Living on the fringe can make people sick

March 20, 2012


Living on the fringe can make people sick

March 15, 2012


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Public health must be an objective of urban planning.

AFFORDABLE housing is something that every state government likes to say it has delivered, and every opposition likes to say is no longer attainable. The prospect that home ownership might slip from the grasp of most people is so potent a political threat that in recent decades governments of both persuasions have yielded to pressure from developers to release cheap new land on the urban fringe.

As we report today, however, the relentless expansion of the urban boundary is itself imposing a massive cost on taxpayers, in the form of chronic health and social problems in the new suburbs.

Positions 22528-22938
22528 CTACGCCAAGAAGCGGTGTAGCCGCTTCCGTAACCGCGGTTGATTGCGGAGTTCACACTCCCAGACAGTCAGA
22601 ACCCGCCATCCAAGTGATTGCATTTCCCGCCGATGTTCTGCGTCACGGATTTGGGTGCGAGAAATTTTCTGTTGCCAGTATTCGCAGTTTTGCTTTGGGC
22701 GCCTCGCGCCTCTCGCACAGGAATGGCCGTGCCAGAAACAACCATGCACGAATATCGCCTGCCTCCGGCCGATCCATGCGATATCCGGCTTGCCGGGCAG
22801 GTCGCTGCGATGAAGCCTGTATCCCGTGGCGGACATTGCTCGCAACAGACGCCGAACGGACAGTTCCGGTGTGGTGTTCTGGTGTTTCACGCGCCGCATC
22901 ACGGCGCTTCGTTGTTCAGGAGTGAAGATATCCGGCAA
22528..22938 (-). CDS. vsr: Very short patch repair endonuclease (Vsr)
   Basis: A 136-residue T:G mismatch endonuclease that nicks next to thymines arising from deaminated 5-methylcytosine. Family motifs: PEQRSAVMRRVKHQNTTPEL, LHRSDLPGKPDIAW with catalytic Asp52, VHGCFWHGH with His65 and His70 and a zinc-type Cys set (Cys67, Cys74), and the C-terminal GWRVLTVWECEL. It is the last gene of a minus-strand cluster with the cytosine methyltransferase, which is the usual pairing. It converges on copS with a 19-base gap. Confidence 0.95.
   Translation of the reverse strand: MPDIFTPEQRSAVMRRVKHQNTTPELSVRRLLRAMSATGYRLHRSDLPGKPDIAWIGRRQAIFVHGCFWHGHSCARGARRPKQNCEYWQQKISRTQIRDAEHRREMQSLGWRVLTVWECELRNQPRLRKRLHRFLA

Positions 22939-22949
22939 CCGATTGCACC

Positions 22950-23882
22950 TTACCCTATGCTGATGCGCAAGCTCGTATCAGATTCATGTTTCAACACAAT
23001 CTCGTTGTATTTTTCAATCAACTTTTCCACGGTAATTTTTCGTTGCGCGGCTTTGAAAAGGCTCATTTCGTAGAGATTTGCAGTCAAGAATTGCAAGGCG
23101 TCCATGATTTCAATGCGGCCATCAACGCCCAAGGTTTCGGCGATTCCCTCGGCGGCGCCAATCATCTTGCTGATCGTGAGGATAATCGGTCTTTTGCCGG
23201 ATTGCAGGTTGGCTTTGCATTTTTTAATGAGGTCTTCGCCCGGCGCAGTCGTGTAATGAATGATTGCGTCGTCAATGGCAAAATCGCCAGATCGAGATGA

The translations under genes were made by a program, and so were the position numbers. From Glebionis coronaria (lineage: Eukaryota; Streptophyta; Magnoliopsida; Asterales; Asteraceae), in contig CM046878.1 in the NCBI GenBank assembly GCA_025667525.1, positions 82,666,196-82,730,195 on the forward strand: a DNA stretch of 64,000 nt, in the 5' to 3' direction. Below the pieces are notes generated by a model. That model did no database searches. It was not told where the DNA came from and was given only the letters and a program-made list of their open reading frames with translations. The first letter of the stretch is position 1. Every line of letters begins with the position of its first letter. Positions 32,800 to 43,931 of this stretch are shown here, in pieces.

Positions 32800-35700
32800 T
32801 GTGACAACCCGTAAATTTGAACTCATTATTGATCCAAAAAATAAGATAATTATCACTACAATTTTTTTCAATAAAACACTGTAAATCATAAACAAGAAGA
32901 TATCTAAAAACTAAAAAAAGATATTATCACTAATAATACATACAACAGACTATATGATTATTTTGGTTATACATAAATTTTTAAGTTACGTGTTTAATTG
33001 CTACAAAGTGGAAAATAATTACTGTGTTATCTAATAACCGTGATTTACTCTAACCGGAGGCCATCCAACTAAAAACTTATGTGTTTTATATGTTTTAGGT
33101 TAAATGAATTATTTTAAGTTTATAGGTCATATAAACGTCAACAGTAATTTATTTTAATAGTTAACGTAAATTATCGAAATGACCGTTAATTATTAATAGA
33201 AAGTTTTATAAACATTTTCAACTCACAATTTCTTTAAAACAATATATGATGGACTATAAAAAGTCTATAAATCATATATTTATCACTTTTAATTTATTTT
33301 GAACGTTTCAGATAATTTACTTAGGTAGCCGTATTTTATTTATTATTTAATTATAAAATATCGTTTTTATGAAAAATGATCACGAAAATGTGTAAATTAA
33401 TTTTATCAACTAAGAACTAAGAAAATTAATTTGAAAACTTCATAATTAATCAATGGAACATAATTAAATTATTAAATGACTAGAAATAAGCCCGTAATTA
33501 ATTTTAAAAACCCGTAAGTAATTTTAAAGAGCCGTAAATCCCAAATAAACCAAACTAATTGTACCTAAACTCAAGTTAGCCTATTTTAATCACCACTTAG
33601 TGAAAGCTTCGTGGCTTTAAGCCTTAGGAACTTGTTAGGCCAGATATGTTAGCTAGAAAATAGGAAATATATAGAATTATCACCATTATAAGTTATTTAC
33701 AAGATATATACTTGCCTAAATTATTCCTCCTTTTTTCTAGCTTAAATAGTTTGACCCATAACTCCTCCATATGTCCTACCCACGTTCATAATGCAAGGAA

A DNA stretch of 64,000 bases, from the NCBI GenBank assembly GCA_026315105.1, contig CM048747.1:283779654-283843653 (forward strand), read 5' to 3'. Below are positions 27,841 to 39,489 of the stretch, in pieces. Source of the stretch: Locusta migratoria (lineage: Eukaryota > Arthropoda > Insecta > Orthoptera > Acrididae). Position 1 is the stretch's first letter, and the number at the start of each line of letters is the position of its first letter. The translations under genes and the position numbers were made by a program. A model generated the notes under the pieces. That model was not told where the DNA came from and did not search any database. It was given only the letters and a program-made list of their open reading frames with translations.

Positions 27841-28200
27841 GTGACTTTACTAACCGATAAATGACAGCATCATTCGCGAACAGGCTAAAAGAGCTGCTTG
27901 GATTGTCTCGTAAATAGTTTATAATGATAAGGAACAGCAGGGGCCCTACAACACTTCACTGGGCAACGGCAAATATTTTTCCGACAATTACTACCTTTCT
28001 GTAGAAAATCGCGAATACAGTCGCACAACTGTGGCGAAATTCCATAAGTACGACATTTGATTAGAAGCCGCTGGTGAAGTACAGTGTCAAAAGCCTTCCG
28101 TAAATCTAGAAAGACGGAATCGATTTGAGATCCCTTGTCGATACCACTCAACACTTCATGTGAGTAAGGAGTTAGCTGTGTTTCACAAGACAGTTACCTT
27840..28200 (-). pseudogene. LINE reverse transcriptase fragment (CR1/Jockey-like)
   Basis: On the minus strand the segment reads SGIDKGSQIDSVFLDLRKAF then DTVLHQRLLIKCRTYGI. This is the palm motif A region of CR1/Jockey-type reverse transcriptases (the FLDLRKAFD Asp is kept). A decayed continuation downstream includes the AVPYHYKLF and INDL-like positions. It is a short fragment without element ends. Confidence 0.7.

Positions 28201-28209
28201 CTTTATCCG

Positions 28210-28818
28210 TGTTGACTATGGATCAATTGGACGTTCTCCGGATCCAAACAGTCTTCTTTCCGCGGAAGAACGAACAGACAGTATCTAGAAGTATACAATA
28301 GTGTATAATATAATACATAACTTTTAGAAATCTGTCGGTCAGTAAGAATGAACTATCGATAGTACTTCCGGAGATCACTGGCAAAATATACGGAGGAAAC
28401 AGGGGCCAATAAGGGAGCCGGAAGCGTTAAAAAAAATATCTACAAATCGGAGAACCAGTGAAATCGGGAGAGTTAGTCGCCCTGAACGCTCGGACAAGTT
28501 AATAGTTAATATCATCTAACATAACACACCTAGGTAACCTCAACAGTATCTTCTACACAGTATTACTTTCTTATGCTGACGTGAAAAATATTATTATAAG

In evidence presented to the Legislative Council’s environment and planning committee, outer suburban councils have presented an alarming picture of poorly planned housing developments without basic community services. In parts of the City of Wyndham in Melbourne’s west – the fastest growing municipality in Australia in percentage terms – people have either no or very little access to public transport, coupled with insufficient parkland and leisure facilities.

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The consequence is that they have to use cars for even the simplest trips outside the home. For some residents, a visit to the nearest swimming pool might take 1½ hours on public transport, compared with 15 minutes by car. Some areas are even poorly supplied with supermarkets and other sources of fresh food, making residents reliant on service stations and fast-food outlets.

via Living on the fringe can make people sick.

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